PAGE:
***image1***They’re a team waiting for an accident to happen – literally.
They remain on call, knowing they must be able to deploy quickly.
Their missions can take them to some of the most remote areas of Europe, places that can only accessed by helicopter. They are often required to hike and camp in the middle of nowhere, to work in the glaring sun reflecting off snow-covered mountains, and to make their way through mud-filled crevices in places that stretch from Albania to Iraq.
They are members of the Disaster Mortuary Response Team, and regardless of where they find themselves, they are always in a race against the clock.
“It’s not all suit and tie work,” said Mark Baldwin, U.S. Memorial Affairs Activity, Europe, mortuary specialist.
USAMAA-E belongs to the 21st Theater Support Command’s Support Operations department. With mortuaries on Landstuhl and Vicenza, Italy, it provides mortuary support to the European Command and Central Command areas of responsibility, covering 121 countries. Personnel conduct search and recovery and area clearance of World War I and World War II remains missions and provide teams for air crashes and mass fatality operations involving U.S. personnel.
In 2000, the team was called in after of the tunnel fire in Kaprun, Austria, and the bombing of the USS Cole.
According to their mission statement, team members must be deployable within six hours of notification from U.S. Army, Europe. They are airlifted to the site to advise and assist military authorities with critical incident forensic and mortuary disaster response. This includes search, recovery, tentative identification and evacuation of remains from the location.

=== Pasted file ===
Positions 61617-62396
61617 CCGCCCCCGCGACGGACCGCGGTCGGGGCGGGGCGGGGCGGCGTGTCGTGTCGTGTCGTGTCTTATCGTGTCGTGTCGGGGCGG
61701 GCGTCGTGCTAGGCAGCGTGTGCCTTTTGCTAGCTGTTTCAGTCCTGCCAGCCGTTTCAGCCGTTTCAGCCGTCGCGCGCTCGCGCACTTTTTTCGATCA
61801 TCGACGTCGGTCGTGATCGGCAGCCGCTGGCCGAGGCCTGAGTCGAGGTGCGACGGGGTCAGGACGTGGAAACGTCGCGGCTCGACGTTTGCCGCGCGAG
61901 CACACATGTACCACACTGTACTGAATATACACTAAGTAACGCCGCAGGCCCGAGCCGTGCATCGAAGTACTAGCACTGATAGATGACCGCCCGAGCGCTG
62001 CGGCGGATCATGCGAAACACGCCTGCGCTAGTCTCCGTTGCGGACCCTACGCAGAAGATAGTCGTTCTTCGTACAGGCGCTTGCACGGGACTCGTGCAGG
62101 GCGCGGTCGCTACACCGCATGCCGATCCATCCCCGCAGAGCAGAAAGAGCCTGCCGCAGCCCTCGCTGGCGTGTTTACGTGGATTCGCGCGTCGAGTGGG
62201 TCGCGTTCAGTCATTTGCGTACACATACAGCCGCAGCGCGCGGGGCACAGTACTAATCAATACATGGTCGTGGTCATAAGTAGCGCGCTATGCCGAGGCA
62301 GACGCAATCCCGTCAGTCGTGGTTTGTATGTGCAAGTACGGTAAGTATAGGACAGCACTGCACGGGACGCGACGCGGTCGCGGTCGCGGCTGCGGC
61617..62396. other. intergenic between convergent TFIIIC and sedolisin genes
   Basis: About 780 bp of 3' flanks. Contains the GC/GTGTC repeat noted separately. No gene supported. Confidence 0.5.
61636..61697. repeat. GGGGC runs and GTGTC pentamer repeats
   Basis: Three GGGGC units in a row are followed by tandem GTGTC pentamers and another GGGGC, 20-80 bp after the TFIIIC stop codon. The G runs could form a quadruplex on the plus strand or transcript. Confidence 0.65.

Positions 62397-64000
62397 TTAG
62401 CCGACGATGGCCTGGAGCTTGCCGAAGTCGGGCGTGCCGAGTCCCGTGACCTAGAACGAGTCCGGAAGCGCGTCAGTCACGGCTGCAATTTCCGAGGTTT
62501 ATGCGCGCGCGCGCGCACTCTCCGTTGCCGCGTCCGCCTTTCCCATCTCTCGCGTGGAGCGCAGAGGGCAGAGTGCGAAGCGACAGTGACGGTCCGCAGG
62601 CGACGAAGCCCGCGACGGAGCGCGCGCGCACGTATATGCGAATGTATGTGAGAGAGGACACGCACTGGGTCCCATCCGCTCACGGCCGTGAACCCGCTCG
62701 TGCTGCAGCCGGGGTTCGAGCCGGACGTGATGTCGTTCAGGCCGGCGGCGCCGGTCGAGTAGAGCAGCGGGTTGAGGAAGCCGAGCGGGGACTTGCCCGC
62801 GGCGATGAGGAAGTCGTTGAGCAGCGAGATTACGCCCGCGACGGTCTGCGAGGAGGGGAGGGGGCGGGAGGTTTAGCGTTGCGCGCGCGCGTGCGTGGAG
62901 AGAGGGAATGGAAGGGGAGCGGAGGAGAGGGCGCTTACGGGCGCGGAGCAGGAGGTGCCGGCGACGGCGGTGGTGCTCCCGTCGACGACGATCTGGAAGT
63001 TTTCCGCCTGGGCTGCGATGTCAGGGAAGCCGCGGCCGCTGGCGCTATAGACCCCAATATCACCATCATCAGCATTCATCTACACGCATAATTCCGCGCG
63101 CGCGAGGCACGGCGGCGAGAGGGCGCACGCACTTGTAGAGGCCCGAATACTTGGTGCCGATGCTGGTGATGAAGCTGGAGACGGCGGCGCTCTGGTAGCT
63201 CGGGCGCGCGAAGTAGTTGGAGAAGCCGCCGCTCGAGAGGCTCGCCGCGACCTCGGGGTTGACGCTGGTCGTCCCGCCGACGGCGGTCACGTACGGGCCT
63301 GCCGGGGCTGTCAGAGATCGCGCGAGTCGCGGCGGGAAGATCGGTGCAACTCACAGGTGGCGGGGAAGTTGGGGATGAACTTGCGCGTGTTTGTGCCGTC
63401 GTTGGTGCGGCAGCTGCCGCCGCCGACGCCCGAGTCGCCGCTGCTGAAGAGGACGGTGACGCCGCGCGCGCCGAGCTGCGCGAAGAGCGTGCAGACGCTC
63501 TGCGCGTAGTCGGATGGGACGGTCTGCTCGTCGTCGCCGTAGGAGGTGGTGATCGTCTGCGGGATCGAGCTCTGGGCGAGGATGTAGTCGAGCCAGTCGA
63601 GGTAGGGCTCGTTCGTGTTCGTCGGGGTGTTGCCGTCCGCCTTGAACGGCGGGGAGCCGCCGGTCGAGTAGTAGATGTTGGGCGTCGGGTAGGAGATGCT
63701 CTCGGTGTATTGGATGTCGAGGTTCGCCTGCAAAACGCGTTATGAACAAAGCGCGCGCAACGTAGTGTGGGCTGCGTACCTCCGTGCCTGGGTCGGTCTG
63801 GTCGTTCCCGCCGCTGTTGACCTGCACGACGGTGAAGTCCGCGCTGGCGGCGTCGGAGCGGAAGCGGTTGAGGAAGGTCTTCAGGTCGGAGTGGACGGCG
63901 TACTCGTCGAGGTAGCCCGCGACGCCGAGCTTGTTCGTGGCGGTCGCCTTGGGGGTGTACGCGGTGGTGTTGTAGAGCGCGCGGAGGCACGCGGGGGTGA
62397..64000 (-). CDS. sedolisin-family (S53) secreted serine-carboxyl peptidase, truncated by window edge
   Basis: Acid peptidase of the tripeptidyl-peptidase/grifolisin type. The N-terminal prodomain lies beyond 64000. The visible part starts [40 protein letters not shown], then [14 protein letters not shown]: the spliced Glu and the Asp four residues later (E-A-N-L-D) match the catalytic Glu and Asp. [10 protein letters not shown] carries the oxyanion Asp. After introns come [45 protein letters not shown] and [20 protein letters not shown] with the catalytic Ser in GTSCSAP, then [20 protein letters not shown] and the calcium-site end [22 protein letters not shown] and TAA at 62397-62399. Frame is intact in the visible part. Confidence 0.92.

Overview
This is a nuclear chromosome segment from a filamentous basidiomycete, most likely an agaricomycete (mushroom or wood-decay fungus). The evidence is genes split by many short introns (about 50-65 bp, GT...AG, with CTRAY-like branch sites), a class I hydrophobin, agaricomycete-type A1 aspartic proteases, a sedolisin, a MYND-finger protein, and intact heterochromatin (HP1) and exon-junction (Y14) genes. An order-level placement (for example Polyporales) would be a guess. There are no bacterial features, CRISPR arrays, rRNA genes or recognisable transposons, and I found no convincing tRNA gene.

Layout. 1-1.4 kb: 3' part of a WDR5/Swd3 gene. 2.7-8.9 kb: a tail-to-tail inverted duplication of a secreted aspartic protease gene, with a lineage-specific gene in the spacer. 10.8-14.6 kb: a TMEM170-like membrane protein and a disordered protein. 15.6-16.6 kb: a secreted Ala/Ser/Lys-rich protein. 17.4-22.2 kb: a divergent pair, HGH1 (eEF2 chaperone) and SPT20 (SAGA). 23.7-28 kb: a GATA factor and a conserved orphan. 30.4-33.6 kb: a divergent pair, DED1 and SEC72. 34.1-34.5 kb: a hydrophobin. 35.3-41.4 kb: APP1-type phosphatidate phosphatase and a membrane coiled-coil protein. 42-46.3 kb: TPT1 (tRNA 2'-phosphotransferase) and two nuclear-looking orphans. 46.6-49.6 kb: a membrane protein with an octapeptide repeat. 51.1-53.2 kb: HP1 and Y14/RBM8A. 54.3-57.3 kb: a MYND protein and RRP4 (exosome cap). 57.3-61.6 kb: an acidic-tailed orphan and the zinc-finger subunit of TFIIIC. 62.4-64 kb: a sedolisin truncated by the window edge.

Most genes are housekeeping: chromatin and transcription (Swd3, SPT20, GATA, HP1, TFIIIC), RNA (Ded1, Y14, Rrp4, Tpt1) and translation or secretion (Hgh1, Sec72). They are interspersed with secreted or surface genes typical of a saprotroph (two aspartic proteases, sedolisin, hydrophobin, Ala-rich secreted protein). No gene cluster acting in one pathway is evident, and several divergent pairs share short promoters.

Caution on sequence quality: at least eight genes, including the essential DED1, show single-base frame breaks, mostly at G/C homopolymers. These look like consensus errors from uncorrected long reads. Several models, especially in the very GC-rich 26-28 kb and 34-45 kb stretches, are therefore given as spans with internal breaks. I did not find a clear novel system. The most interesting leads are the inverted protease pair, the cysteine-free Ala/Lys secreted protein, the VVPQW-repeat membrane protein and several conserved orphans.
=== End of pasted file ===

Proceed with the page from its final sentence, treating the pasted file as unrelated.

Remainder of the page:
“It’s really all about the families,” said Mr. Baldwin. “While you want to protect the legal integrity of the crash site, our focus during any mission is to recover and return the remains quickly to enable the families to have a sense of closure.
The teams cooperate with the armed services as well as a number of nations and organizations to get the job done.
At the crash site of an Air Force MC-130H Combat Talon II aircraft in Albania in April, a three-person team was augmented by 17 members of the 31st Mission Support Squadron, Aviano Air Base, Italy, to recover the bodies of nine Airmen.
The squadron provided site command, logistics, mortuary services, transportation, lodging, fire department and explosive ordnance disposal services. Albanian Special Forces provided security and the Pennsylvania National Guard assigned to Camp Bondsteel, Kosovo, provided airlift support via helicopters.
The recovery operation on the remote mountain lasted 14 days and involved personnel from U.S. Air Forces in Europe, Special Operations Command, Europe, EUCOM and USAREUR.
“I do what I have to do,” said Staff Sgt. Larry Johnson, DMART NCO in charge. “I am certain the families and the other servicemembers appreciate what we do and the quality of our work. That makes it all worthwhile.”